As an advocate for quality, you look at the product, take into account time, budget, and other business constraints, and recommend fixes to ship a product with the best possible quality. ... And the businesspeople in production don’t want to fix it. How can you communicate bugs and risk to people who don't want to listen? Instead of getting frustrated, you need to frame issues in a meaningful way—and, if you have to, let people fail.
A test manager has to perform in multiple dimensions, using a variety of professional and interpersonal skills daily. With all these career facets, there are lots of different areas that can pose a problem. Here are the most common (and most annoying) things a test manager typically hears on a regular basis, as well as some strategies for how to deal with them.
Successful delivery of software requires the entire team, so it’s imperative that everyone choose their words carefully so they convey what they really mean, are sensitive to others’ feelings, and consider all aspects of a problem. Here are three questions to remember when communicating about your software testing projects to ensure you’re considering the power of words.
Cross-functionality means having all the necessary people and skills on one self-organizing team. Unfortunately, the execution of cross-functionality is often biased. The main traps we fall into are misunderstanding the value of specialization, hero worship, and not “walking the cross-functional talk” as organizations. Let’s examine each of these pitfalls in the hope that your teams may avoid them.
Of all issues that impact getting quality products out on time, the team should never focus on simply managing costs. To minimize the risk of perpetual product delivery delays, define what “done” really means.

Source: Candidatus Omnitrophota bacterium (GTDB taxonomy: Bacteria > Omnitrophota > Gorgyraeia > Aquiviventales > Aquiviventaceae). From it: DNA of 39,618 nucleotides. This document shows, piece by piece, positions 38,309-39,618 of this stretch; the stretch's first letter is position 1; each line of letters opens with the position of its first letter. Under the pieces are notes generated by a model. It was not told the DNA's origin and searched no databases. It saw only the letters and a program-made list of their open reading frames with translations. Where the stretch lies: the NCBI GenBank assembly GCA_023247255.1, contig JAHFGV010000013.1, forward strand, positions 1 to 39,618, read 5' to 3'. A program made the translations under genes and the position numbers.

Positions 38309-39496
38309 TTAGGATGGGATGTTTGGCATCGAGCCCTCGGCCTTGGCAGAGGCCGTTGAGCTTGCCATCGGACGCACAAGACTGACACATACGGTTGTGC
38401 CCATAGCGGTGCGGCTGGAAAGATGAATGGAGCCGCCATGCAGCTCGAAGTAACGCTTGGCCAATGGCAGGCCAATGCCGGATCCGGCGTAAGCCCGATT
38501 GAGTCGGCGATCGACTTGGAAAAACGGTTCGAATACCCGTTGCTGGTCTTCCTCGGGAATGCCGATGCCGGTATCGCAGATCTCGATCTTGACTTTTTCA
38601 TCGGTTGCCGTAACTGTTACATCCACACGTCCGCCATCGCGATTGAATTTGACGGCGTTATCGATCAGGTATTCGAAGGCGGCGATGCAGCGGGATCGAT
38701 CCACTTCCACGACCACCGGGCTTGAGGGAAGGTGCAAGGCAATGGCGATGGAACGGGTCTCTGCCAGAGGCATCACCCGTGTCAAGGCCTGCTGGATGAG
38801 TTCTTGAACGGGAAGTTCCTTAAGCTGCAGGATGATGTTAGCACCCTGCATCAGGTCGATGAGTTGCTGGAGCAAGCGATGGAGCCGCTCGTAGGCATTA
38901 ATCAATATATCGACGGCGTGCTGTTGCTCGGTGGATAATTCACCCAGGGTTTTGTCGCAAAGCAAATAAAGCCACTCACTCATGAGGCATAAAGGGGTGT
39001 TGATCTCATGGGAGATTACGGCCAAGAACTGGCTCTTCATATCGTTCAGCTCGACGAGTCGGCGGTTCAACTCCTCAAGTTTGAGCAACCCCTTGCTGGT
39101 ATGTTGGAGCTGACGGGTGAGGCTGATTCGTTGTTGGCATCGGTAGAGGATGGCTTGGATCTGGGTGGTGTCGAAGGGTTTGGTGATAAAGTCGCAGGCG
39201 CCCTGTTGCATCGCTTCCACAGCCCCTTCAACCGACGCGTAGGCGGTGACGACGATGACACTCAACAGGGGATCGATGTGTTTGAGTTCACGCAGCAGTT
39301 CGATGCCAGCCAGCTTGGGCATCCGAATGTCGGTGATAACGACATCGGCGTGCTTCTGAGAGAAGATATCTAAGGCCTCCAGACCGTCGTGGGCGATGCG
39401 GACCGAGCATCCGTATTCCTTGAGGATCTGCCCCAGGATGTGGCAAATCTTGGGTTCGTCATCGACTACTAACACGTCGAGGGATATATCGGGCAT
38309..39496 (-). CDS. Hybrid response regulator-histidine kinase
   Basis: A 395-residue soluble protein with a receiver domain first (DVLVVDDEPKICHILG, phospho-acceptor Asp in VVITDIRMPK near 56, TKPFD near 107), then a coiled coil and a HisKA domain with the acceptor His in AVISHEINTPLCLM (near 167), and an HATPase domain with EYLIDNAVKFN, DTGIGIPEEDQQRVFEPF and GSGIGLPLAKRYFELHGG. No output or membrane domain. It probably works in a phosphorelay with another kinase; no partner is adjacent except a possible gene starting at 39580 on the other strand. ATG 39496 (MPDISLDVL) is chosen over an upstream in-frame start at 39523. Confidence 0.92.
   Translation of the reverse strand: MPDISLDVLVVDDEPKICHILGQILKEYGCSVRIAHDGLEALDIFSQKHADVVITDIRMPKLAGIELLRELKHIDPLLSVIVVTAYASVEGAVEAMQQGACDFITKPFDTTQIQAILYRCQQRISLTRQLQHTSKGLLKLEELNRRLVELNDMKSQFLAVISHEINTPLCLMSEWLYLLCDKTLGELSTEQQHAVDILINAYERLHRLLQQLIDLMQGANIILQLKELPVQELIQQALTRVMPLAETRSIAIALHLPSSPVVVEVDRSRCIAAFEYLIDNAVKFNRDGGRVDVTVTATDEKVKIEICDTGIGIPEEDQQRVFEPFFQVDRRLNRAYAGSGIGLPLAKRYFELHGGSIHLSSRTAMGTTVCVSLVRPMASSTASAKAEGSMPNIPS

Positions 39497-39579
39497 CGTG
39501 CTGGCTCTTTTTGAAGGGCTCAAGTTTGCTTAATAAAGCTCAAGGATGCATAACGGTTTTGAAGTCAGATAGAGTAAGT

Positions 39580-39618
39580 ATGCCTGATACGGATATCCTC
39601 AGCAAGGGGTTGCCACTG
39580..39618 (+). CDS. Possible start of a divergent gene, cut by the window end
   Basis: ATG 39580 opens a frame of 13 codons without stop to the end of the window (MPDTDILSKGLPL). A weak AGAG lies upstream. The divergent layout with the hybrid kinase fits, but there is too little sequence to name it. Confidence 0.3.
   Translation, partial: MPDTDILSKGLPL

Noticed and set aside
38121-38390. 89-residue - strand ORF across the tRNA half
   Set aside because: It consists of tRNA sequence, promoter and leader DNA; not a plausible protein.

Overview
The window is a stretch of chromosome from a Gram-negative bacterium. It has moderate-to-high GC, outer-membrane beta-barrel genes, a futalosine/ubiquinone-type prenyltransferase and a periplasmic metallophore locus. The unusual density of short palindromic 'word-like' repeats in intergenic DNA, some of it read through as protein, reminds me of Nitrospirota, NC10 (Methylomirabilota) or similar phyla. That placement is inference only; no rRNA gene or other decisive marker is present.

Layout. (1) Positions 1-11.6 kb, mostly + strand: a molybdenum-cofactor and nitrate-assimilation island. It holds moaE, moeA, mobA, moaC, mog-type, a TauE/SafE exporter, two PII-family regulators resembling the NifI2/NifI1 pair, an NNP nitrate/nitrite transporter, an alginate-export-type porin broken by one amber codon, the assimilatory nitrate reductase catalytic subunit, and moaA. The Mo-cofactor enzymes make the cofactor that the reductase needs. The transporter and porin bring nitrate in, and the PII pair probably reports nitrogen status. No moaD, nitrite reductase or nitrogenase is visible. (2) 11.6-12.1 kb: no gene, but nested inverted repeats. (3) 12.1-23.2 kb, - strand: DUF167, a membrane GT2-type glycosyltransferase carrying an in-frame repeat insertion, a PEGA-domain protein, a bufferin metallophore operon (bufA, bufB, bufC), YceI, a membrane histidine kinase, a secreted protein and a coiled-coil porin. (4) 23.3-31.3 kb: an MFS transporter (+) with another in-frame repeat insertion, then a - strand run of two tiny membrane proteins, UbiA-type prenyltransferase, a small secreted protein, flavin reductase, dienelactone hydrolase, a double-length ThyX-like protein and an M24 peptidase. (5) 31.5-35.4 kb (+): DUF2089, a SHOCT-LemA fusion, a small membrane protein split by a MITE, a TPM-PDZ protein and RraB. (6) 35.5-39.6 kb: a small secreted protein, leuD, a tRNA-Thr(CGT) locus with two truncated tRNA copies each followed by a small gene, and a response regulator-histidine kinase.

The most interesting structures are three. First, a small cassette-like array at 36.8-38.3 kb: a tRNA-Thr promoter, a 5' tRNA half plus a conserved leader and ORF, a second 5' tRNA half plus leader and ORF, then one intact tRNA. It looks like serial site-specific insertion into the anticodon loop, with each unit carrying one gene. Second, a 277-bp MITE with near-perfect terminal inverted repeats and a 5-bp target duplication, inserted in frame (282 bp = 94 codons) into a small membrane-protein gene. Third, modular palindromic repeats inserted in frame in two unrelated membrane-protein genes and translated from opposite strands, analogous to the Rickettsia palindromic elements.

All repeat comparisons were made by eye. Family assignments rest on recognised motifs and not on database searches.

We’ve all worked with a talented developer who can be a frustrating challenge to manage. First-time managers may unknowingly encourage bad behavior. There are several innovative ways to resolve the situation.
In this interview, Jason Wick, senior manager at MakeMusic, discusses his STAREAST presentation about eight ways you could be making your one-on-one meetings completely useless. He discusses in depth what he feels is the number one way to ruin these meetings: holding back on feedback. He also offers advice on how you can educate your team leader to avoid the pitfalls that lead to ineffective one-on-ones.
In this interview, Melissa Tondi, senior QA strategist at Rainforest, discusses the foundation you need in order to have a positive introduction for new tools and technologies. She explains why the team leader has to understand what motivates each individual and how to get them excited about their job. Melissa says team members also have to realize that if they are in any way involved in testing software, they are a technologist, so they have to embrace the tools and technology that will continuously improve and streamline repetitive tasks.
Taking a newly formed distributed Scrum team from mediocre to high-performing has its share of challenges, including differences in language, culture, and time zones; a misunderstanding of Scrum; and the "us versus them" mentality.